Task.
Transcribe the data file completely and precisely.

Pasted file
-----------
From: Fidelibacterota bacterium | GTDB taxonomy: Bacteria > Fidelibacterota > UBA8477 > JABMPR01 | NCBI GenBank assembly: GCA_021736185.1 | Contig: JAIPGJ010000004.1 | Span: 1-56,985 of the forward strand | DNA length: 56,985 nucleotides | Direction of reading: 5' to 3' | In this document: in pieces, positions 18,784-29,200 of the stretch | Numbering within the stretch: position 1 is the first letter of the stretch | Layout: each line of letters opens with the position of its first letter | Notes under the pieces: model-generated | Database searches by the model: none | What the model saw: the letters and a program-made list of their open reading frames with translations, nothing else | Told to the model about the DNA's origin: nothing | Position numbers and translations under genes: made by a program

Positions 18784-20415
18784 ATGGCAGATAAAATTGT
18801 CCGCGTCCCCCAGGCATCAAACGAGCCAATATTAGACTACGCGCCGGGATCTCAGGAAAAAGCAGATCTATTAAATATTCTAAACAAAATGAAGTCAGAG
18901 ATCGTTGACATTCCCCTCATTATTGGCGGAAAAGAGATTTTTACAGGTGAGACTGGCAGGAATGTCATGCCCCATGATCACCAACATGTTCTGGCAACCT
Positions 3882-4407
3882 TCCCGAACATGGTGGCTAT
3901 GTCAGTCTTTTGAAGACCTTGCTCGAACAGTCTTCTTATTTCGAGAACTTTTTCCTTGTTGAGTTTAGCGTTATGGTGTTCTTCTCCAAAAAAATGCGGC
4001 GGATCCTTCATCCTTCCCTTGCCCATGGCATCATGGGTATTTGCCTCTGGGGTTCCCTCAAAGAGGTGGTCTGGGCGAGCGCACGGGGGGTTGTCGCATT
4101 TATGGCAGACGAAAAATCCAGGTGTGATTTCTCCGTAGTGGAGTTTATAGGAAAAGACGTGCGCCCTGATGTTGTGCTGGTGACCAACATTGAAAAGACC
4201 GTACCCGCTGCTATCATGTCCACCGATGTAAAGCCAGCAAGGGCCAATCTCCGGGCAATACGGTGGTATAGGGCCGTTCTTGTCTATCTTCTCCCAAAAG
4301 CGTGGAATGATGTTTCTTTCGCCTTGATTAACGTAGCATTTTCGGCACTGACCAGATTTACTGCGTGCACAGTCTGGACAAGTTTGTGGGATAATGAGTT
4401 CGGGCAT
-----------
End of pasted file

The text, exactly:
From: Fidelibacterota bacterium | GTDB taxonomy: Bacteria > Fidelibacterota > UBA8477 > JABMPR01 | NCBI GenBank assembly: GCA_021736185.1 | Contig: JAIPGJ010000004.1 | Span: 1-56,985 of the forward strand | DNA length: 56,985 nucleotides | Direction of reading: 5' to 3' | In this document: in pieces, positions 18,784-29,200 of the stretch | Numbering within the stretch: position 1 is the first letter of the stretch | Layout: each line of letters opens with the position of its first letter | Notes under the pieces: model-generated | Database searches by the model: none | What the model saw: the letters and a program-made list of their open reading frames with translations, nothing else | Told to the model about the DNA's origin: nothing | Position numbers and translations under genes: made by a program

Positions 18784-20415
18784 ATGGCAGATAAAATTGT
18801 CCGCGTCCCCCAGGCATCAAACGAGCCAATATTAGACTACGCGCCGGGATCTCAGGAAAAAGCAGATCTATTAAATATTCTAAACAAAATGAAGTCAGAG
18901 ATCGTTGACATTCCCCTCATTATTGGCGGAAAAGAGATTTTTACAGGTGAGACTGGCAGGAATGTCATGCCCCATGATCACCAACATGTTCTGGCAACCT
Positions 3882-4407
3882 TCCCGAACATGGTGGCTAT
3901 GTCAGTCTTTTGAAGACCTTGCTCGAACAGTCTTCTTATTTCGAGAACTTTTTCCTTGTTGAGTTTAGCGTTATGGTGTTCTTCTCCAAAAAAATGCGGC
4001 GGATCCTTCATCCTTCCCTTGCCCATGGCATCATGGGTATTTGCCTCTGGGGTTCCCTCAAAGAGGTGGTCTGGGCGAGCGCACGGGGGGTTGTCGCATT
4101 TATGGCAGACGAAAAATCCAGGTGTGATTTCTCCGTAGTGGAGTTTATAGGAAAAGACGTGCGCCCTGATGTTGTGCTGGTGACCAACATTGAAAAGACC
4201 GTACCCGCTGCTATCATGTCCACCGATGTAAAGCCAGCAAGGGCCAATCTCCGGGCAATACGGTGGTATAGGGCCGTTCTTGTCTATCTTCTCCCAAAAG
4301 CGTGGAATGATGTTTCTTTCGCCTTGATTAACGTAGCATTTTCGGCACTGACCAGATTTACTGCGTGCACAGTCTGGACAAGTTTGTGGGATAATGAGTT
4401 CGGGCAT